Displacing Creativity: Artists, Space Scientists and Audience-Led Television in 1970s India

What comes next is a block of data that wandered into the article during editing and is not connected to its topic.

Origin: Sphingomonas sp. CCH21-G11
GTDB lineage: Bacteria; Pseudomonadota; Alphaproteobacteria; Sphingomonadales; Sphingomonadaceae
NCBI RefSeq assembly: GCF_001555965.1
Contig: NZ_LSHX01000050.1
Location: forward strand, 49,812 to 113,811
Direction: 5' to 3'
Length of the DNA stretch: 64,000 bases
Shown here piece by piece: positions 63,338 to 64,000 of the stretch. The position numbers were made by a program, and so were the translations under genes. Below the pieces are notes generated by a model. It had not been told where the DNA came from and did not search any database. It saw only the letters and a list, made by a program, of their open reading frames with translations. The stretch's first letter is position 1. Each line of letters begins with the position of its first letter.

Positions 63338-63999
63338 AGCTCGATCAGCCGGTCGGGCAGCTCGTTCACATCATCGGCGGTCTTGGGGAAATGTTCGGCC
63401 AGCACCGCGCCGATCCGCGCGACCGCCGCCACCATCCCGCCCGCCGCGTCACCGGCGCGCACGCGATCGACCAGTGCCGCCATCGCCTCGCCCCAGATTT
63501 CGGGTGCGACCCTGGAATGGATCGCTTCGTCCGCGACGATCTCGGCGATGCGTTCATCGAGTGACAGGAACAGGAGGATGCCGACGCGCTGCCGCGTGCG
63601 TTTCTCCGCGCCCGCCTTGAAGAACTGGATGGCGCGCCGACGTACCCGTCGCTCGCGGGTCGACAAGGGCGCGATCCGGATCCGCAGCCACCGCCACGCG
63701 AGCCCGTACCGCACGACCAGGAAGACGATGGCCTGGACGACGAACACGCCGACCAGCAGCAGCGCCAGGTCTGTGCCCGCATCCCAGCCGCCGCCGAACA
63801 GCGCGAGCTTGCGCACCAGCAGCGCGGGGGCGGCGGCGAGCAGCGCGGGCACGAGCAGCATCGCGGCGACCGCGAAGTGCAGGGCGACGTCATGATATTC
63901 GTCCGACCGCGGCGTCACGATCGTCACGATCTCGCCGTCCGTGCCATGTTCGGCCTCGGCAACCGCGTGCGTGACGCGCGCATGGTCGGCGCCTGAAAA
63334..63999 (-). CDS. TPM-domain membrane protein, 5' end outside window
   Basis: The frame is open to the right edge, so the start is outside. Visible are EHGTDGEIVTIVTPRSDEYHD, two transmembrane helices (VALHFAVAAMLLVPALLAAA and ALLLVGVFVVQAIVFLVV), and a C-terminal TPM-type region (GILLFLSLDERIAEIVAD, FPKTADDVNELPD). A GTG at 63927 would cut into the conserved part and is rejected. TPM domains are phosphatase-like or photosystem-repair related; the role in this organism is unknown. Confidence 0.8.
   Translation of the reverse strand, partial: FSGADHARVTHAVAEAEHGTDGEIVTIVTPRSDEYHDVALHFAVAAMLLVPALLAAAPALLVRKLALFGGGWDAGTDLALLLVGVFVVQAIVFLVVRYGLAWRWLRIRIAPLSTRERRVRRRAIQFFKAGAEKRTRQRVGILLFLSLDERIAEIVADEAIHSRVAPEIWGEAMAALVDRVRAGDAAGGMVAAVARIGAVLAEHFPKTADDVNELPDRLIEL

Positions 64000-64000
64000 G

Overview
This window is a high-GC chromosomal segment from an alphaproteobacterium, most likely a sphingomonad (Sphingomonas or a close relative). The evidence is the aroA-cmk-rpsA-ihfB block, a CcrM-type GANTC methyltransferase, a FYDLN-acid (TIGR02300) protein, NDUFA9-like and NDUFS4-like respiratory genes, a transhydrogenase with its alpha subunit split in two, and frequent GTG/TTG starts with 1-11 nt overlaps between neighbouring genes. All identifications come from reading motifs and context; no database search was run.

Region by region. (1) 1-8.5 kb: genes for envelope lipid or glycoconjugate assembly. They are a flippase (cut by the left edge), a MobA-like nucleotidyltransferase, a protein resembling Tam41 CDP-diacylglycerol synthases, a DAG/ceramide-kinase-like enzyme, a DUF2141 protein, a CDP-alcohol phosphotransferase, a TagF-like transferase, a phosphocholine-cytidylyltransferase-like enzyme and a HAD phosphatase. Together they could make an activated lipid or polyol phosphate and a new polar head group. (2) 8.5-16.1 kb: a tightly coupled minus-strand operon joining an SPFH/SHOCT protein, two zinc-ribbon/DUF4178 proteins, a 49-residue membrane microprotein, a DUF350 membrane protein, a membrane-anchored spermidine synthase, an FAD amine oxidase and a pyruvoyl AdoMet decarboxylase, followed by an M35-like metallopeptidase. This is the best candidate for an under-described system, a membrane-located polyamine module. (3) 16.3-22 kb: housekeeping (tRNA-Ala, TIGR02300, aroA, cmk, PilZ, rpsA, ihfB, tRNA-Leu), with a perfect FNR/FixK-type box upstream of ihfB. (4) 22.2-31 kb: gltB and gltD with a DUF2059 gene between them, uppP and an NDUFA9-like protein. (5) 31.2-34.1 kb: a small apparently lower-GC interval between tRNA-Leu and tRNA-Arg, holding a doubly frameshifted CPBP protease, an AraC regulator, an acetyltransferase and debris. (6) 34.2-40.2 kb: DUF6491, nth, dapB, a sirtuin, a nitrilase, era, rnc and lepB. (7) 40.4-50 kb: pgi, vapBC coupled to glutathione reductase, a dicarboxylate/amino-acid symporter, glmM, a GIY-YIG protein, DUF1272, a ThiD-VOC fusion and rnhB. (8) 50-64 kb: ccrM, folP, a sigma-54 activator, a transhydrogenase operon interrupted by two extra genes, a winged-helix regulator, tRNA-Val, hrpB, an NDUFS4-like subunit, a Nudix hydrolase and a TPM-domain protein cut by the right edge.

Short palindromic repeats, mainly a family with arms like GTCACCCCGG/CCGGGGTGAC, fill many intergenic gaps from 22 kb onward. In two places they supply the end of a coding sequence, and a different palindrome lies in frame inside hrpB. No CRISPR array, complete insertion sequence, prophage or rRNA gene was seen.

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From August 1975 to August 1976 the Indian space agency's world-leading Satellite Instructional Television Experiment, known as SITE, broadcast to 2,400 villages across the country. This early project of the Indian Space Research Organisation (ISRO) defined a societal remit still considered the formational imaginary behind the space agency's range of remote sensing and planetary activities. The paper focuses on a brief span of time following SITE when opportunities opened for village residents to take control of the media, and this came about in part through initiatives in which creative practitioners working with the space agency introduced methods of co-production. The shift in creative agency from producers to audiences carried radical possibilities for social mobility and locally determined, rather than state-led, development initiatives. The purpose of this short paper is to highlight how creativity coincided with audience-led innovation. Opportunities for audiences to use the technical equipment opened as creative methods of co-production became more commonplace, such that innovation reflected the cultural values, or cognitive matrix, of the audience. Although the shift in agency from producer to audience was unprecedented, it was swiftly suppressed when the national satellite broadcast system INSAT finally became operational in the 1980s, in spite of-or perhaps because of-this flourish of social innovation. Applying the concept "cognitive innovation" to this context foregrounds the limited opportunities available for rural television audiences to use the technology instrumentally for their own purposes. Displacing creativity, by dismantling the project and putting a halt to its emerging methods of co-production, was a way of delinking the audience from the technology and thereby imposing a different order. By indicating how creative activity accesses cognitive innovation, the paper introduces the notion of "displacing Creativity" as a transferable measure of agency. It argues that where creativity is displaced, crucial mechanisms by which subalterns gain agency to act and to innovate are lost.
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